In my previous blog post, I mentioned a bit of pet study area of mine – fairy tales, or rather folklore in general, once being tales of caution, and their potential replacements being the modern ‘dark’ tales. So, what better way to study than to dive in and practice on a blog first, right?
There are essentially three key aspects I want to look at, and all have a bit of disagreement about them. The first is the structure and role of folklore before a certain steamboat-driving mouse made them all kid friendly. That’s what I’m going to look at today.
So. Fairy tales. Colourful, sickly sweet people and clear good and evil. Stories for children. Except as most would know, the originals were a little more . . .grimm.
“But Nathan, even when they were horrible and brutal, fairy tales were still for children, right?”
Right. But also. . .wrong. In many senses, they were the school of the day. They are, as Grimm Brothers scholar Jack Zipes puts it in one interview, ‘part cautionary tale, part repository of cultural history, part pure entertainment’. Certainly this seems to be a pretty common trait across cultures, but for the sake of simplicity I’ll be sticking with the well known Märchen (German fairy tales) collected by the Grimms. In the case of Märchen, once of their functions was to tech children, and by extension kids are part of the target audience. But to quote Jacob Grimm himself (from Zipes’ book Grimm Legacies):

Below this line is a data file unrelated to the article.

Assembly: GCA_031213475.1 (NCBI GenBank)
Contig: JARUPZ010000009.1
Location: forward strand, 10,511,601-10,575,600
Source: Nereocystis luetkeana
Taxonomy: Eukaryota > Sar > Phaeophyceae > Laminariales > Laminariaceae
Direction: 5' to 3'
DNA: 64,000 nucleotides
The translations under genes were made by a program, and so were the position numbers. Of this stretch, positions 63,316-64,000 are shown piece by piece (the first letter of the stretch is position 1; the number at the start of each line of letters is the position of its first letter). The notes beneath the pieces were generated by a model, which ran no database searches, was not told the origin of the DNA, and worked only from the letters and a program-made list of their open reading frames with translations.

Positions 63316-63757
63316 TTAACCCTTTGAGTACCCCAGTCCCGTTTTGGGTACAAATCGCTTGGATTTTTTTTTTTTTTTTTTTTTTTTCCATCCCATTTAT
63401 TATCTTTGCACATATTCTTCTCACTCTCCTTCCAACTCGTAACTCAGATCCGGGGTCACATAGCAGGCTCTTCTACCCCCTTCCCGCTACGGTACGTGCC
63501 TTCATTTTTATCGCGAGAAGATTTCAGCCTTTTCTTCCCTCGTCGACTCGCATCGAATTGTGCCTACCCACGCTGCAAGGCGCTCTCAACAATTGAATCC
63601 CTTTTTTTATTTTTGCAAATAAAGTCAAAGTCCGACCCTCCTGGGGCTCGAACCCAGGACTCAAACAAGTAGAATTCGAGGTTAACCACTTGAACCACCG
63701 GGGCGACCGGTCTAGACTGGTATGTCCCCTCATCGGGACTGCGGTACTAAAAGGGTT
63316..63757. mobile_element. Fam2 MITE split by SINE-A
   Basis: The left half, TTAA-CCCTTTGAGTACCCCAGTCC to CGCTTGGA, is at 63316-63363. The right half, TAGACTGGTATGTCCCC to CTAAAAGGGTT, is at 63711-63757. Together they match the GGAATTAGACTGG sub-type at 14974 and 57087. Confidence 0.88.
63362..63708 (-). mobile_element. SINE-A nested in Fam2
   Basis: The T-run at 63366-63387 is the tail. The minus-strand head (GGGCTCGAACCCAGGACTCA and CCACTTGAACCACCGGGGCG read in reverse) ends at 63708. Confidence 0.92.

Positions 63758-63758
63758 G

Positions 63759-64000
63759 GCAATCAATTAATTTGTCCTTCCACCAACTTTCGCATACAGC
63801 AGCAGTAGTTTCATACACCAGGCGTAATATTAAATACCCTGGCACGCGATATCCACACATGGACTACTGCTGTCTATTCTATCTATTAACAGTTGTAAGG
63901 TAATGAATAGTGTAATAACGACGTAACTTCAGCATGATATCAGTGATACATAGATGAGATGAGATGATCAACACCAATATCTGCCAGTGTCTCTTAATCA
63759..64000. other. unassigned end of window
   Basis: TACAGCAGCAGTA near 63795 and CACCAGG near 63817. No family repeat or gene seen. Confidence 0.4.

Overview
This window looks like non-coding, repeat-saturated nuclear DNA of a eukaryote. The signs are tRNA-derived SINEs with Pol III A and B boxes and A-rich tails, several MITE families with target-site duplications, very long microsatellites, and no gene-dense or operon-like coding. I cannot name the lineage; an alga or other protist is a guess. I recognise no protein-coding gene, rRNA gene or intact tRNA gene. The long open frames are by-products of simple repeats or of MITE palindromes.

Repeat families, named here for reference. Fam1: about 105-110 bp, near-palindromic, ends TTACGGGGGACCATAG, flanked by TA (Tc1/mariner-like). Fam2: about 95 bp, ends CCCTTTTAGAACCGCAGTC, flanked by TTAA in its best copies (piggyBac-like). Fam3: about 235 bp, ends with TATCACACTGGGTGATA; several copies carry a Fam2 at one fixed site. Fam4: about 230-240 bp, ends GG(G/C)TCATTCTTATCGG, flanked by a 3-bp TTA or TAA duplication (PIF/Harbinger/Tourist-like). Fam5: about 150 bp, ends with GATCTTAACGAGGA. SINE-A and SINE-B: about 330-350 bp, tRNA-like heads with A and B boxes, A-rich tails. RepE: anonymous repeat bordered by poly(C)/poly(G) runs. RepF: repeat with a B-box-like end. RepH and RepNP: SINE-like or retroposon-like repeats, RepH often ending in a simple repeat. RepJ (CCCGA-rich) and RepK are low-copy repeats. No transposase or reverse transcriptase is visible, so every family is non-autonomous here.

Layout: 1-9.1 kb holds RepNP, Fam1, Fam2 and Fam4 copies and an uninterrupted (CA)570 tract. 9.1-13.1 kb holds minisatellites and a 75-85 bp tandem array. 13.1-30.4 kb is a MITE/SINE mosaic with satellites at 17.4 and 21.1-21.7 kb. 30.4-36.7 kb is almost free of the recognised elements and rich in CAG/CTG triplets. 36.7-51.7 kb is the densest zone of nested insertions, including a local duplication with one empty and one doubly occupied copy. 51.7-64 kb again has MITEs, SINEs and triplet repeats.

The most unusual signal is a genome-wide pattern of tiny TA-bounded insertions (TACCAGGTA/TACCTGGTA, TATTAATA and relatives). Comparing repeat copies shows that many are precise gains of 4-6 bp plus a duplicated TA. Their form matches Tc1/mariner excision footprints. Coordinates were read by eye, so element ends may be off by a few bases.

Have children’s tales really been conceived and invented for children? I don’t believe this at all. . . What we possess . . .is accepted by old and young, and what children do not grasp about them, all that glides away from their minds, they will do so when they are ready to learn it.
I love this quote. It succinctly describes the layers of a story that are understood more and more as a reader grows with it. It tells me that a what child might not yet understand will become apparent to them as they grow. The knowledge is with them, and the comprehension will come. I love it. But in this series of letters, another section (from T.F. Crane’s The External History of the “Kinder- und Haus-märchen” of the Brothers Grimm) raised a very familiar definition of where Märchen sat in the world:
Märchen were not invented for children alone, but as an intermediate . . .between children and adults, so that both alike can get much out of them, and both apparently be equally fascinated while each is taking delight in something.
This wasn’t from a Grimm, but from Achim von Arnim, a friend of the Grimms and as essential to the publication of Kinder- und Haus-märchen as the brothers themselves.